Monday, November 30, 2009

Welcome Margaret (Peggy) Fieland

Born and raised in New York City, Margaret Fieland has been around art and music all her life. Daughter of a painter, she is the mother of three grown sons and an accomplished flute and piccolo player. She is an avid science fiction fan, and selected Robert A. Heinlein's “Farmer in the Sky” for her tenth birthday, now long past. She lives in the suburbs west of Boston, MA with her partner and seven dogs. Her poems, articles and stories have appeared in journals and anthologies such as Main Channel Voices, Echolocation, and Twisted Tongue. In spite of making her living as a computer software engineer, she turned to one of her sons to format the initial version of her website, a clear illustration of the computer generation gap. You may visit her website,

Q: Tell us about what you write:
A: I'm a professional Computer Software engineer – BA in mathematics, MS in computer science, but I've written poetry as far back as I can remember, though not with publication in mind and not with any level of dedication.

Q: What got you writing for publication?
A: What really propelled me into writing for publication was organizing my poetry. I used to keep the poems, when I kept them, in notebooks. They were totally unorganized, and I could never find anything. Then I wrote a poem I wanted to keep, so I got off the stick and put them up, first on my computer, and after that online, originally in Yahoo briefcase, and later in Google Documents.

Q: Why was the organization such a key factor in moving your writing forward?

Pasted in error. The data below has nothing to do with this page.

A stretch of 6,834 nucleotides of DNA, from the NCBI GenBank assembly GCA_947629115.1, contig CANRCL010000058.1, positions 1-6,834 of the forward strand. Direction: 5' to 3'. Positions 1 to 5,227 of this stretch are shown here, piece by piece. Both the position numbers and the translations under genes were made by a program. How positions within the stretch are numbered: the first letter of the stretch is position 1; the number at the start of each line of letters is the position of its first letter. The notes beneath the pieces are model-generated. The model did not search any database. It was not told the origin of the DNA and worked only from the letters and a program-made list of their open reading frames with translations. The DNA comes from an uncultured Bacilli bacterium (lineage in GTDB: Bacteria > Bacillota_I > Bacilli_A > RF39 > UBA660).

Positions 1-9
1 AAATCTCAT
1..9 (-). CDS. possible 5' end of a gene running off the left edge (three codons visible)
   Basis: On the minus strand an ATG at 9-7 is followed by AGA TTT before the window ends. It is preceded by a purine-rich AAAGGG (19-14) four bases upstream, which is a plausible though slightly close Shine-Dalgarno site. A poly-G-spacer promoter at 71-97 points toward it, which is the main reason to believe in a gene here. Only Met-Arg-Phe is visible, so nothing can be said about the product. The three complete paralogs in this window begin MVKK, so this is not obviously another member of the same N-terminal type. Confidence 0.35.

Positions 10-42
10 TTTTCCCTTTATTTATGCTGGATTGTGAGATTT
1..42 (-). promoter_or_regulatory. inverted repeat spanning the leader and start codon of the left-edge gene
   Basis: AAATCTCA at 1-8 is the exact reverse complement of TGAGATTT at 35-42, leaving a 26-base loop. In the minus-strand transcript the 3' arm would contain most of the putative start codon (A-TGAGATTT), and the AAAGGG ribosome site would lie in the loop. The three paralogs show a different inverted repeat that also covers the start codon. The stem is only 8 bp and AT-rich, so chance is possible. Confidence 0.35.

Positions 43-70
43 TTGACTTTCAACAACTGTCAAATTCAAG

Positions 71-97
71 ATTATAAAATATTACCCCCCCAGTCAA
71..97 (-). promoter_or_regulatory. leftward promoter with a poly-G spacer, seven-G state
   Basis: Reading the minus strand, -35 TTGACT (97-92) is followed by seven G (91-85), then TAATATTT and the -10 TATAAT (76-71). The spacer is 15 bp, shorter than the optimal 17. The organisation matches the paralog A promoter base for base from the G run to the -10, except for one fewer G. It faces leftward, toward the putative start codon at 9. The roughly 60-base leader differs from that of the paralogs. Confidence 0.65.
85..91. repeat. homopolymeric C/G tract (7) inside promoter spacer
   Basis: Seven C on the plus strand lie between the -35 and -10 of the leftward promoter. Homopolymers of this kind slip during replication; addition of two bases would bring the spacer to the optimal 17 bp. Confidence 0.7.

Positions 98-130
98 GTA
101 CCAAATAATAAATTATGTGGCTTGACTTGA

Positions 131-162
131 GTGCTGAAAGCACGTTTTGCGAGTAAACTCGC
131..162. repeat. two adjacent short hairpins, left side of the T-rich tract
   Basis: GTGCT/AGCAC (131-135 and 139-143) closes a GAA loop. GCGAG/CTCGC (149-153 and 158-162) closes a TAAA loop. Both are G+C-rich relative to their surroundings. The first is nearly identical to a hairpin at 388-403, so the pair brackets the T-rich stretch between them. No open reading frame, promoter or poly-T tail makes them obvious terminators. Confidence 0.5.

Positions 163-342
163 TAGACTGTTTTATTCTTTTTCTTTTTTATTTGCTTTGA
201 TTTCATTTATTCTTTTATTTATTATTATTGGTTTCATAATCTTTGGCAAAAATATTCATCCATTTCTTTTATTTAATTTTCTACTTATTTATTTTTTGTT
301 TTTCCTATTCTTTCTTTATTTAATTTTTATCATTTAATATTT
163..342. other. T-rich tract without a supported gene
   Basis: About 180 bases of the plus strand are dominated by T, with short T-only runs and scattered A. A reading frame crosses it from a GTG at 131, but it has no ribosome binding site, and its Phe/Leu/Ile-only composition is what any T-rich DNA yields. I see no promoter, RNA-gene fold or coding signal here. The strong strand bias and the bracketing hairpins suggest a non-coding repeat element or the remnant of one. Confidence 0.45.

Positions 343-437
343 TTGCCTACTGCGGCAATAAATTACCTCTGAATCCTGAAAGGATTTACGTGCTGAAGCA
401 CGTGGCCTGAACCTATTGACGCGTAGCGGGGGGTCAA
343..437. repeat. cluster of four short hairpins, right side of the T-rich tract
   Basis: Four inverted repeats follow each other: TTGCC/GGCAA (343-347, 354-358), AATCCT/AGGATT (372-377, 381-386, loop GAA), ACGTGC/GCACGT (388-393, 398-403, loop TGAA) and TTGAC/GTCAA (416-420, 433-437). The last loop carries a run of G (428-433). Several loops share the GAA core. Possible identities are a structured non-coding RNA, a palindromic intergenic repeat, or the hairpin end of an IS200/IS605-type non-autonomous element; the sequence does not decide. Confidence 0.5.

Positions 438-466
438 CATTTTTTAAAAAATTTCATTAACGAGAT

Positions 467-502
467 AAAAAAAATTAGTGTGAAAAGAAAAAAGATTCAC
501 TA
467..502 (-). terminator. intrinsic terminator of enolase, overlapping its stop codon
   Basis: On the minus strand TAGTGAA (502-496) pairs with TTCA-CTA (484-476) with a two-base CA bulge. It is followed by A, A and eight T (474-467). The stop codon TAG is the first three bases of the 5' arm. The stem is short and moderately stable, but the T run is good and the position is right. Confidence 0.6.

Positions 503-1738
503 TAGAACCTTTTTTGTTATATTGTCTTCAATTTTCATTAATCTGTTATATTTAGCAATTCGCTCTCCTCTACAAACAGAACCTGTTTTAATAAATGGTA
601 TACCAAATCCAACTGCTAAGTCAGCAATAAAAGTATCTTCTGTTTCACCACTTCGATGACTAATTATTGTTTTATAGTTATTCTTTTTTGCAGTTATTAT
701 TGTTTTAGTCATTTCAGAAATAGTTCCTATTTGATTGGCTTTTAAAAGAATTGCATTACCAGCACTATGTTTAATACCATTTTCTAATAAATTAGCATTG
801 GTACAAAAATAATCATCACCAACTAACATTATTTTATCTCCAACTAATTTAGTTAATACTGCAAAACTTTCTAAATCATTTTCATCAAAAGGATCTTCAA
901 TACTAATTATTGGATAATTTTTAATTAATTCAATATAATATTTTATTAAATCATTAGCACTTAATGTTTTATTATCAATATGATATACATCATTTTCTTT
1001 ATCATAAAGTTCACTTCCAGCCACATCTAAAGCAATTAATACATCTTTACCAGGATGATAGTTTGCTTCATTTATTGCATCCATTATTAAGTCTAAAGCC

A: Once I had the poems organized and findable, I could finally submit, and I could look them over and gain perspective on how I was doing. What ended up happening was that I submitted a poem to a contest on a whim and ended up a finalist. This was so encouraging that I started writing more, working more seriously on growing as a writer, joined critique groups, etc

Q: What are you working on now?
A:Well, there's my chapter book, “The Ugly Little Boy.” I'm also working on a rhymed picture book and a series of math poems.

Q: Almost every writer is inspired by someone else. Does anyone inspire you?
A: Lewis Carroll. My all time favorite book is “Alice in Wonderland,” which I reread every exam time when I was in college, as I made it a habit to avoid the library during exams. I'm also very fond of Carroll's poetry. I've got several stanzas of Jabberwocky and You Are Old, Father William memorized.

Q:How long have you been writing?
A: I've been writing poetry since my teens, but only with publication in mind for the past three or four years. As a story writer I'm pretty much of a novice, as I only started writing stories after I hooked up with Linda Barnett Johnson after the first Muse online writer's conference three years ago and joined her writing forums.
I'm 62 now, so that's a lot of years of writing.

Q: What made you want to start writing?
A: Good question – I started and became addicted. I really love writing -- and I just plain enjoy writing poetry, rhymed and unrhymed. I've developed my own algorithm for generating rhymes, which means that I often don't have to use a rhyming dictionary at all.
Besides, if I don't write it down it stays stuck in my head.

Q: When did you start writing?
A: Like many teens, I started writing (bad) poetry in my teens as an outlet for my teenage angst. Then later on I started writing poetry for the people I was dating, and after that for family birthdays, Christmas, Thanksgiving, -- basically everything.

Q: What's the strangest thing you've ever written? Why
A: I don't think anything I write is strange {looks innocently up at ceiling}. I have written several surreal poems, and I have one I really like called “Machine A Ecrire” (French for typewriter), unpublished, in the shape of a typewriter. The sentences are “variations” on the stuff they had us all typing when we were in school.

Q: Some authors have said that their parents were supportive of their efforts when young, and some have said they had to sneak around and hide. What was the case with you?
A: When I was young I was studying music, not writing – I play the flute and the piccolo. My mother was an artist and while she was supportive of my music, her advice was “Always be able to support yourself,” so for that and other reasons I didn't become a professional musician.